Some random notes and thoughts from Quake modding land, in this cold wintery June of 2022:
- Community Hubs
- Official Mods
- The Future of My Quake Maps
Since February 2022, I've been acting as volunteer database maintainer / editor for the main Quake single player community archive site Quaddicted. The original webmaster Spirit still retains admin control, but after he uploads the files, it's now my duty to research the mod and add info / images / metadata so people can actually view, download, and discuss it.
My tenure has been going OK so far, I've only broken the entire website a couple times, and most users likely don't even realize someone else is on call now. (Thanks to previous database editors Negke and Spirit for their loyal service for many years.)
Working behind the scenes has helped me better understand the system's strengths and weaknesses. Quaddicted is very much a Web 1.5 website, a hand-built PHP wrapper around some old forum software. User contributions are limited. Like an aging battlestar, I suspect this "low tech" foundation is partly what has insulated it all these years, helping it preserve Quake single player culture for decades with fairly low maintenance requirements.
However, as I've argued in my Quake Renaissance articles for Rock Paper Shotgun, there is currently an influx of new activity among Quake modders. Even this modest increase in productivity has overwhelmed Quaddicted's capacity: in early 2022 a rather big backlog of community releases accumulated, waiting to be published. And for better or worse, if your mod is not listed on Quaddicted, your already small audience will be even smaller. There was a feeling of urgency building up, and so I foolishly volunteered my soul... Fortunately for now, I'm able to do that. For now, things are flowing mostly smoothly. But a single point of failure for an entire community is never good design, and so my volunteering is ultimately a stop gap fix for a more sustainable solution: a more modern community hub.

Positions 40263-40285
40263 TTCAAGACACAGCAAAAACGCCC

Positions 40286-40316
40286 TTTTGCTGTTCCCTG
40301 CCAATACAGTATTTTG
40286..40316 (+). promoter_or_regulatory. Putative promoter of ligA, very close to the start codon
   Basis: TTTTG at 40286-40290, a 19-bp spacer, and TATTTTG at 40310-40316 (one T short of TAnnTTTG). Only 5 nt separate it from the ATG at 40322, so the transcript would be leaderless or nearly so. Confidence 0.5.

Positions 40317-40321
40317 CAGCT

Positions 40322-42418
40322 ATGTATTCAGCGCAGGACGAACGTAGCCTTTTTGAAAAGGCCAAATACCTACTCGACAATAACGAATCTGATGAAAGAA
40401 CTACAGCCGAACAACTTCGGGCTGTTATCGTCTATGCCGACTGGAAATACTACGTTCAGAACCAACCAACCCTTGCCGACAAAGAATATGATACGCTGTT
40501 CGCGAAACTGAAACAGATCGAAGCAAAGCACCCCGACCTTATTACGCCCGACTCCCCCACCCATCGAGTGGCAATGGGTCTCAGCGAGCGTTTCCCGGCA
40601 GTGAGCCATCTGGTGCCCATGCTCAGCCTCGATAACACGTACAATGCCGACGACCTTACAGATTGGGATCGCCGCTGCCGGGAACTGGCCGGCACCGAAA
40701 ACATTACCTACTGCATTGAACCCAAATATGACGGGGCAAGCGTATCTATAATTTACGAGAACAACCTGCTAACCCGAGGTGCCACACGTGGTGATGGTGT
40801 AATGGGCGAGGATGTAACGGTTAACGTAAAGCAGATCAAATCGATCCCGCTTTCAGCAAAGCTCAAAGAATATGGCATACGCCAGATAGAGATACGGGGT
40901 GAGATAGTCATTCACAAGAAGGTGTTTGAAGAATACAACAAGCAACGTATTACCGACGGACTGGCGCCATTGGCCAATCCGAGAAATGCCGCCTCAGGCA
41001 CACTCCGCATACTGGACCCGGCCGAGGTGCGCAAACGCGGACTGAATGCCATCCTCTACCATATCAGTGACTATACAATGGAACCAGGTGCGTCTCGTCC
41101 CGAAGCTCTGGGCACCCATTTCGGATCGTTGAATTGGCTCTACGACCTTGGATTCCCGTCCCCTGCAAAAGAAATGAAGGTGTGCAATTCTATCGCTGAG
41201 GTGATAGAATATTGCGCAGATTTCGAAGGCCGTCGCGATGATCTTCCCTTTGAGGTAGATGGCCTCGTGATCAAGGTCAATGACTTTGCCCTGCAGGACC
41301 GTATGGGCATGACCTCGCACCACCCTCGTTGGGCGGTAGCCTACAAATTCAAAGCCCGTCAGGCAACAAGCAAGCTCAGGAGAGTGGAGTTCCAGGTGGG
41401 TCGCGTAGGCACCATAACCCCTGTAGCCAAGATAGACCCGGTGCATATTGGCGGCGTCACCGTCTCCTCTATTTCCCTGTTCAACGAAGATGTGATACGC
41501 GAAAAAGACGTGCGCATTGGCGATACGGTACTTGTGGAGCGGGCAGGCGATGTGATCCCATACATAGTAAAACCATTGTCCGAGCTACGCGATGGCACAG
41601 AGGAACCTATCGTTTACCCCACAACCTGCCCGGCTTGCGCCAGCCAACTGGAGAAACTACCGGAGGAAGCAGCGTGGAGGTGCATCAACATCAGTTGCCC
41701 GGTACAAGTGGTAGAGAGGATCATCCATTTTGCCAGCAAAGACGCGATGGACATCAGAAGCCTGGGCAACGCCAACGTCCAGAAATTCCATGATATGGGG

This new in-development hub is currently codenamed Slipgate Sightseer, with systems modeled off something like tf2maps.net. Users will be able to publish and maintain their own releases, and so someday hopefully there will be no need for someone like me to manually post each mod. Control (and responsibility) will be decentralized, which in theory, will make it more resilient and adaptable.
To be clear, I'm not involved with it or working on it! As far as I know, there's no ETA on this project, it'll launch when it's ready. But keep a lookout for it. It's an interesting test: can a 25+ year old mod community re-imagine and re-engineer itself?
To my surprise, Bethesda / id Software / MachineGames are actually following through on their 2021 promise to keep publishing new official releases of Quake mods. Their "add-on" curation has been interesting and eclectic, pleasant deep cuts mixed with modern releases: The Punishment Due, Terra, Underdark Overbright, and Honey are all community favorites of varying ages and styles.
One of the bigger obstacles here seems to be a legal barrier. For the past few decades, Quake modders have freely mixed-in copyrighted unlicensed content from other games. This has kept modders interested and engaged, but this dubious provenance means today's corporate IP lawyers might balk at publishing something like Arcane Dimensions, a big popular Quake mod that freely mixes-in content from Hexen and Heretic. It's probably not worth disentangling, even if Microsoft basically owns everything.